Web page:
The bill effectively removes most references to the refugee convention from Australia’s Migration Act. This is something that I am not expecting will make the front pages of the papers tomorrow because for whatever reason most Australians, through spending our lives in such a fortunate part of the world, if we are lucky will not ever have to think carefully about what human rights actually mean in the flesh or what international humanitarian law actually means to families, to real individuals. These things are seen by most of us, mediated through television screens, happening to other people.
But these instruments were put there for a purpose. As I described briefly earlier, they were put there so that nobody would ever have to face what those of Jewish descent fleeing the horrors of Nazi Germany had faced, or that the story of those fleeing Poland would never be repeated. That is the flesh and blood behind these human rights instruments that this government is so casually violating in the terms outlined in this bill. What kind of legislator – what kind of leader; what kind of politician – determines that the children of boat arrivals who were born in Australia, in Australian hospitals, are nonetheless unauthorised maritime arrivals? It is bleak. It is not even ironic; it is an incredibly black piece of legislation. And yet that is what this bill does -newborn children are classified as unauthorised maritime arrivals. How did it come to this degree of political dehumanisation?
Of course, there will be further debate on the amendments that are outlined in this bill when we get to the committee stage, and further amendments will shape the final form of the bill. I will leave comment on those to my colleague Senator Hanson-Young, who has carried the burden of government policies under the former government and under this government as they have sought this race to the bottom – as governments of both persuasion have sought to outdo each other in that deterrent effect that would somehow make Australian government policy scarier than the Taliban or the Iranian secret police.
We can talk about the high-level policy of lifting the humanitarian intake and about the Greens’ safer pathways proposal, which would lift the humanitarian intake to 30,000 to take the pressure off those people who found themselves stranded in transit camps in Malaysia and Indonesia. Under that proposal, out of that target of 30,000, we would take 10,000 from those camps in our region, where people have been told there is no queue. That is what creates the business model that the people-smugglers exploit. Momentarily lapsing into the language adopted by the coalition, if you want to smash that business model, remove the incentive to climb onto a boat. Rather than making people more terrified of the Australian government than they are of the Sri Lankan white vans, offer them hope by offering them a chance at a safe harbour—you might be in this camp for a period of time, but you will be safe while you are here, and you will eventually be resettled. If you want to dissolve the people-smugglers’ business model, that is how to do it. The Greens propose an additional $70 million per year in emergency funding for safe assessment centres in Indonesia to enable this kind of process and to give people confidence that they will not be in these camps forever while they wait for assessment and resettlement. We propose to shut down all offshore detention in Nauru and [Papua New Guinea]. This is not simply about getting children out of detention; it is about getting all human beings out of detention.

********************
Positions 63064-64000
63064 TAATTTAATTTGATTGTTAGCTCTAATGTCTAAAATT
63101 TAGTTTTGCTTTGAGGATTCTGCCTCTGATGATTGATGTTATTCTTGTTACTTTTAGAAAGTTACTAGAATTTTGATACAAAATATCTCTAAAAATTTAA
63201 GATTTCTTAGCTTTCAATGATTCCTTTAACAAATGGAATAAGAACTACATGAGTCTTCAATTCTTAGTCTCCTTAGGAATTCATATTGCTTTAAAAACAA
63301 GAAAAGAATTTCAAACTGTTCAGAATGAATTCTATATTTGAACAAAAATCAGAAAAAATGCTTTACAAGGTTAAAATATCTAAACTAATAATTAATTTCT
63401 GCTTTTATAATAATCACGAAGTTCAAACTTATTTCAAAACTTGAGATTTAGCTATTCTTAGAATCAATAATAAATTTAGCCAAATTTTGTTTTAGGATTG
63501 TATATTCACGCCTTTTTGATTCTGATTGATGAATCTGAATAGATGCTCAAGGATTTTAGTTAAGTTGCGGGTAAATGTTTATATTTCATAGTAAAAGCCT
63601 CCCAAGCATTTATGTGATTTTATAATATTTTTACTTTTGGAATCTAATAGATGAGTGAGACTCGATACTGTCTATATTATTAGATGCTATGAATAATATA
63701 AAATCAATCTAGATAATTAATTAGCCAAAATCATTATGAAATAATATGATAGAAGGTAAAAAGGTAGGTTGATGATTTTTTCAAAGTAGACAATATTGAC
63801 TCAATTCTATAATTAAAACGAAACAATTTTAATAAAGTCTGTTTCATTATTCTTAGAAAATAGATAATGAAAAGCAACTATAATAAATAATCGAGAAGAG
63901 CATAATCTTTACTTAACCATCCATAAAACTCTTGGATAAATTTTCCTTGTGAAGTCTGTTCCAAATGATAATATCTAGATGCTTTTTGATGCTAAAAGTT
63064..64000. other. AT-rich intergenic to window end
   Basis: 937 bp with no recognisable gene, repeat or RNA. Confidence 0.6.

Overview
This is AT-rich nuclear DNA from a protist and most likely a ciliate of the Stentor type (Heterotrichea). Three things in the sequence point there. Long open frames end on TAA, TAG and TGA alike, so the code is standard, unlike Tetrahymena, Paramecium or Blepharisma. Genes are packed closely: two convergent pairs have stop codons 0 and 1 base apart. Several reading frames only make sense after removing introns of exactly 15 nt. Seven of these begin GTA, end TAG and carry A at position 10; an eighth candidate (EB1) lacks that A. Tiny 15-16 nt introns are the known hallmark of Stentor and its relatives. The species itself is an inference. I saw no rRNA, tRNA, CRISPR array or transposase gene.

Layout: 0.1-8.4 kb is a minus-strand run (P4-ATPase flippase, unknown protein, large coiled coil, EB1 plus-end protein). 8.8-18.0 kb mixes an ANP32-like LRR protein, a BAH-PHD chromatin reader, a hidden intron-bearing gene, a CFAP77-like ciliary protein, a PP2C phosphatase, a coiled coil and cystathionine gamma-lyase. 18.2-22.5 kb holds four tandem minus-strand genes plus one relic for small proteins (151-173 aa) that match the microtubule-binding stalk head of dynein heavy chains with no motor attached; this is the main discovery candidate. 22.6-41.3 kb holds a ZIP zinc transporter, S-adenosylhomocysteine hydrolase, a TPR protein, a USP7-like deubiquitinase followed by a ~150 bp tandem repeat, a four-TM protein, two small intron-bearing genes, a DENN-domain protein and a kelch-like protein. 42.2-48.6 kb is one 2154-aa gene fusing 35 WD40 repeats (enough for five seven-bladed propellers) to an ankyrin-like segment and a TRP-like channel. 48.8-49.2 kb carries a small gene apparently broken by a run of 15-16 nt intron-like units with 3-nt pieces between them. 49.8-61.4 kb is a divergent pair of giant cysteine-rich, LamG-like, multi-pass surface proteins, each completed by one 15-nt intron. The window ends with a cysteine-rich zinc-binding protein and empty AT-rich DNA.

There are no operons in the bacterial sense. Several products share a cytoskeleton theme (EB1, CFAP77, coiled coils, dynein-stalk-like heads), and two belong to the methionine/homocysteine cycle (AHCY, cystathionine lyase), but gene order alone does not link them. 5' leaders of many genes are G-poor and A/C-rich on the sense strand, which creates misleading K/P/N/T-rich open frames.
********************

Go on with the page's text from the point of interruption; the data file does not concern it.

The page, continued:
There are many, many policy instruments if we simply set the racist undertones of this debate aside, cease the race to the bottom – where we try and terrify people out of fleeing military dictatorships and war zones – and actually adopt a compassionate approach.”
But it was left to the Shadow Minister for Immigration, Senator Hanson-Young to place the final nail in the moral coffin of the Abbott government. Rising to speak late in the evening, she began this way:
“I obviously have an awful lot of questions for the minister as well in relation to how on earth the government thinks it is appropriate to hold children as hostages in order to change fundamental pieces of legislation to simply grant the minister more power for himself. I have had many debates in this place over asylum seeker and refugee policy and many of them have been pretty undignified, but I must say I have never seen anything so appalling and abusive as I have seen in this place tonight. We heard from Senator Muir, who said he felt he was in such a difficult position – with a choice to vote for a bad bill or a terrible bill, because he was told that, if he did not do what the government wanted, the children would get it. He was told the only way to get these children out of detention was to pass this bill and this package.
I have been saying for a number of weeks that the minister was using children in detention as hostages – it was a figure of speech until tonight. Tonight we saw children on Christmas Island being handed the phone number of [an other crossbench senator, who might have been undecided], and they were asked to call that number and beg that senator to let them out. If that is not treating children as hostages, what is it?
This minister has become one of the most sociopathic people in this country. I want to give you the definition of a sociopath. It is characterised by a lack of regard for the moral or legal standards of society, a master deceiver and manipulator, someone who will do whatever it takes to get what he wants with no regard for consequences. Minister Morrison is a sociopath who has held children as hostages in order to grab the power he wants in this place tonight.